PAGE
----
Five days after Dwyane Wade returned to Miami for the first time since he left the Heat, which he led for 13 seasons and three career-defining championships, the franchise is beginning to realize that the road to respectability will be far more arduous than it had imagined.

After Monday’s 94-90 road loss to the San Antonio Spurs, Miami is 2-7, tied with the Washington Wizards for last place in the Southeast Division. Coming out of the weekend, the Heat had the league’s second-worst offense in terms of scoring and third-worst in terms of points per 100 possessions through Saturday’s games. In Saturday’s 102-91 loss to Utah at American Airlines Arena, the Heat scored just 12 points in the third quarter, a listless performance that caused head coach Erik Spoelstra to open his postgame press conference with these remarks:

“It’s not who we are. It’s not who we’ve been for the last month. It’s disappointing,” he said. “This league doesn’t feel sorry for you.”

Wade is gone and Chris Bosh won’t play for the Heat again due to his health concerns. And without those franchise cornerstones, consistent offense has been hard to come by.

Hassan Whiteside is now the face of the franchise with his four-year max contract, but he’s not your prototypical 20-point-per-game scorer. Goran Dragic — who hasn’t played since last Thursday’s game against the Bulls due to a sprained left ankle — isn’t either, but he is the key to solving a major problem plaguing this offense: Pace.

Miami gets out in transition on 14.5 percent of its possessions, according to, which is a respectable 13th in the league. Their 1.15 points per transition possession ranks 10th in the league.

“We gotta get out and run,” Whiteside told The Comeback. “We gotta push the ball and get in transition even more.”

The problem is the team only averages 94.3 possessions per 48 minutes, a pace ranked 24th in the league. The Heat hasn’t really had enough possessions to get out and push the ball, which is a major reason why Miami is towards the bottom of the league in scoring.

“We’d like to play faster,” Spoelstra told The Comeback. “Ultimately, the team will tell you how fast it can. Obviously, Goran really helps with that.”

Josh Richardson, the 23-year-old second-year shooting guard playing a larger role on this younger Heat roster, said that pace is one of the biggest factors surrounding this team right now.

“It’s like we’re just kind of standing there watching the ball bounce after it goes through the net,” Richardson told The Comeback. “We should be taking the ball as fast as possible and just getting out.”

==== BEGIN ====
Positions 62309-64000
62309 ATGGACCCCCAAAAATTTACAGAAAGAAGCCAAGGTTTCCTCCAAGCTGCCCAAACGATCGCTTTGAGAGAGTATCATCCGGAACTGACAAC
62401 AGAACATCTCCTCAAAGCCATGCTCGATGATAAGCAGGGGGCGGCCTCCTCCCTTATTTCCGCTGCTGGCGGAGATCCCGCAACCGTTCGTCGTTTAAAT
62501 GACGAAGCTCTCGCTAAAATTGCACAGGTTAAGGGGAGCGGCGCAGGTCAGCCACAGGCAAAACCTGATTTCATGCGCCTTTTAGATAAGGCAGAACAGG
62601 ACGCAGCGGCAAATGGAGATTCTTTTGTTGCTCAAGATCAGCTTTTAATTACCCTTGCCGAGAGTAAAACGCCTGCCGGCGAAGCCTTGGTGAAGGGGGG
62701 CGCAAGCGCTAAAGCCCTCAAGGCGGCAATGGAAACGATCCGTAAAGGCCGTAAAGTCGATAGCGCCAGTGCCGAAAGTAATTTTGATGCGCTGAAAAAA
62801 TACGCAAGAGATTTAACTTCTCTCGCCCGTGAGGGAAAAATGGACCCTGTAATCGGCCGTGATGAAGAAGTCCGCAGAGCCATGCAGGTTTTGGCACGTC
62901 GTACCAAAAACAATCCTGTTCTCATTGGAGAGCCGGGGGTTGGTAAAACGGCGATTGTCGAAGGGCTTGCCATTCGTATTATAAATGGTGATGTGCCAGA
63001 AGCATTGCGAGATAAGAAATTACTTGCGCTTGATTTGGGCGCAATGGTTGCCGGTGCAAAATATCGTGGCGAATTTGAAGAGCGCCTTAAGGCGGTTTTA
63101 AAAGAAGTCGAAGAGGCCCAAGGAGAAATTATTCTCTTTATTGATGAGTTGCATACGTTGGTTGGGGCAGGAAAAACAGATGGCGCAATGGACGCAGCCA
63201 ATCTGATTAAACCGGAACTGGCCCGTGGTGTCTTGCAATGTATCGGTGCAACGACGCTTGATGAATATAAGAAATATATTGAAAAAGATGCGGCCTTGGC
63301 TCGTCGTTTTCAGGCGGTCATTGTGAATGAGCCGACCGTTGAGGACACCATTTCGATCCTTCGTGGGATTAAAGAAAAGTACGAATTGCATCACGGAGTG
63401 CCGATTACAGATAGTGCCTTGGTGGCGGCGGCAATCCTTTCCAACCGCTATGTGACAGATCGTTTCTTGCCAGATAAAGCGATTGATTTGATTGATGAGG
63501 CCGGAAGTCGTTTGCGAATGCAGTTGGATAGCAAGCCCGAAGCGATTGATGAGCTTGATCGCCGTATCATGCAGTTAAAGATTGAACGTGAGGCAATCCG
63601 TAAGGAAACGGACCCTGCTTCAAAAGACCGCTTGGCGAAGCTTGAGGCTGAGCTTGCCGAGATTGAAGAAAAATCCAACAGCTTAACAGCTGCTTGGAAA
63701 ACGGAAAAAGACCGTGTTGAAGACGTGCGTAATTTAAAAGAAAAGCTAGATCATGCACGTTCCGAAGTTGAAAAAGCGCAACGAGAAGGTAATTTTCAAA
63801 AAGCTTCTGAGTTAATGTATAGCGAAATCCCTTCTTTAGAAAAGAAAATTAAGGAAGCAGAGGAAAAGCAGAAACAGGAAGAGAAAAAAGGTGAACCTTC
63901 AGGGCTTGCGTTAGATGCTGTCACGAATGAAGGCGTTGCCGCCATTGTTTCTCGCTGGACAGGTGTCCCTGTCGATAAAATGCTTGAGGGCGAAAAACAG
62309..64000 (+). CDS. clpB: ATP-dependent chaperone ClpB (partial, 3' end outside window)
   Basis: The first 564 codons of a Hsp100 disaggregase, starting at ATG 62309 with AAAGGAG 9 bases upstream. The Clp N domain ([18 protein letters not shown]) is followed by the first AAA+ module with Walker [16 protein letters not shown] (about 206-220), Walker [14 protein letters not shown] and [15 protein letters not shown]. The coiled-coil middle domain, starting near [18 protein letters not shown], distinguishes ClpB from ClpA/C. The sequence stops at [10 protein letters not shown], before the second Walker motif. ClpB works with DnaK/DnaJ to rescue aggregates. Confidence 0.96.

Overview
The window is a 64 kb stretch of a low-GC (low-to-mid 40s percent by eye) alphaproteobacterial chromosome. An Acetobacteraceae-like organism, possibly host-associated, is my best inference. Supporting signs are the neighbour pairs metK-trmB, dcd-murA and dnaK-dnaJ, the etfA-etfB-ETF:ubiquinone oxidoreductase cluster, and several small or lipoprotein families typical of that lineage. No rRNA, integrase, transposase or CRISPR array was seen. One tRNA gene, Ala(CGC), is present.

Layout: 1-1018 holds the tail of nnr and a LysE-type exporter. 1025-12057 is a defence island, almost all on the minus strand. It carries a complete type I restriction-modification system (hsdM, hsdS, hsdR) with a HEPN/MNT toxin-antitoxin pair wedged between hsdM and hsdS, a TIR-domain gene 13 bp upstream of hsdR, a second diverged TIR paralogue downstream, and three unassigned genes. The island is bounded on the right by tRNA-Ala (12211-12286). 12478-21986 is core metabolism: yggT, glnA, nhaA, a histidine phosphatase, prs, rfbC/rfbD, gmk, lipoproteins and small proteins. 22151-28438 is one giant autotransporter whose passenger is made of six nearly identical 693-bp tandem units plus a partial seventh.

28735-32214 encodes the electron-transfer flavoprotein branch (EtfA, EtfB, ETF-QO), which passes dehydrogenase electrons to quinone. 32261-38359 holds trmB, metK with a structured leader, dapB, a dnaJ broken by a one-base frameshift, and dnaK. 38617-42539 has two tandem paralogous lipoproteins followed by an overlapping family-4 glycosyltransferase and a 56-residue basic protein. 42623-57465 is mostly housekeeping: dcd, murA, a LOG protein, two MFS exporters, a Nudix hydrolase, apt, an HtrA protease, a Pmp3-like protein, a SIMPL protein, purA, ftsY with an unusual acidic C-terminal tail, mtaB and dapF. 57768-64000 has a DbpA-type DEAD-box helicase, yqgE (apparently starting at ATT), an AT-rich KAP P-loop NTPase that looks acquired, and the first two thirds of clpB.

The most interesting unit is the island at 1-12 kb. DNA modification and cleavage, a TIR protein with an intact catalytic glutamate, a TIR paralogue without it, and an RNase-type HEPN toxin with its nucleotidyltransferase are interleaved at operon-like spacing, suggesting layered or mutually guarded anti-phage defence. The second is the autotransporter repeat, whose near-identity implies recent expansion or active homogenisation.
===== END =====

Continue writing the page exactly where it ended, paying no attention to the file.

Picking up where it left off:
Along with Justise Winslow, the 10th pick in the 2015 draft, and Tyler Johnson — the 24-year-old guard who Miami kept by matching a four-year, $50 million offer sheet signed with Brooklyn — Richardson is one of several Heat players adjusting to a newer and larger role with Wade and Bosh out of the picture.

Winslow is fourth on the team in scoring at just over 12 points per game, but his shooting percentages — 33.9 percent from the field and 23.1 percent from three on more than three 3-point attempts per game — are horrendous. But it’s not just him; Miami’s collective 42.3 field goal percentage is 27th in the league.   

On a team that lacks overarching continuity for the first time in a while, Dion Waiters (!!), James Johnson, Luke Babbitt and Derrick Williams are all relative journeymen fighting for consistent minutes in Spoelstra’s rotation.

“We’re not a team that’s been together for a while,” Richardson said. “We’ve got to execute everything the whole game and not take plays off.”

Effort, unfortunately, has been mentioned around the team as a weak point on this young team.

“It’s definitely a problem that no team wants to have this early,” Richardson said.

Veteran big man Josh McRoberts, who saw his first game action of the season on Saturday, stressed that winning an NBA game is tough and demands continued hard work. Even talent alone, which the Heat don’t have the most of right now, can’t win most games in this league.

“This is a tough league,” Spoelstra said. “And you just have to continue to grind and plug away and build collective character, especially when things aren’t going your way, and not get caught up in what the result is. Just keep on competing, keep on working, keep on building better habits.”

This dreadful start is certainly a far cry from where this team was last season, when Miami took Toronto to seven games in the Eastern Conference semifinals and its pace and defensive efficiency were similar to last season’s numbers. It may take a different approach on offense, featuring Dragic, Waiters and Whiteside picking up the pace and getting in transition more while trying not to sacrifice too much of its strong defensive play.

With games against the Hawks and Bucks up next, Miami could easily be looking at a 2-9 or 3-8 start. And with a younger team still looking for its identity, it’s looking more and more like that this will be a Heat team on the losing end of a lot more games than this proud franchise is accustomed to.

About Shlomo Sprung

Shlomo Sprung is a writer and columnist for The Comeback and Awful Announcing. He's also a baseball contributor for Sporting News and the web editor of the Brooklyn Daily Eagle in NYC. A 2011 graduate of Columbia University’s Journalism School, he has previously worked for the New York Knicks, Business Insider and other publications. You should follow him on Twitter.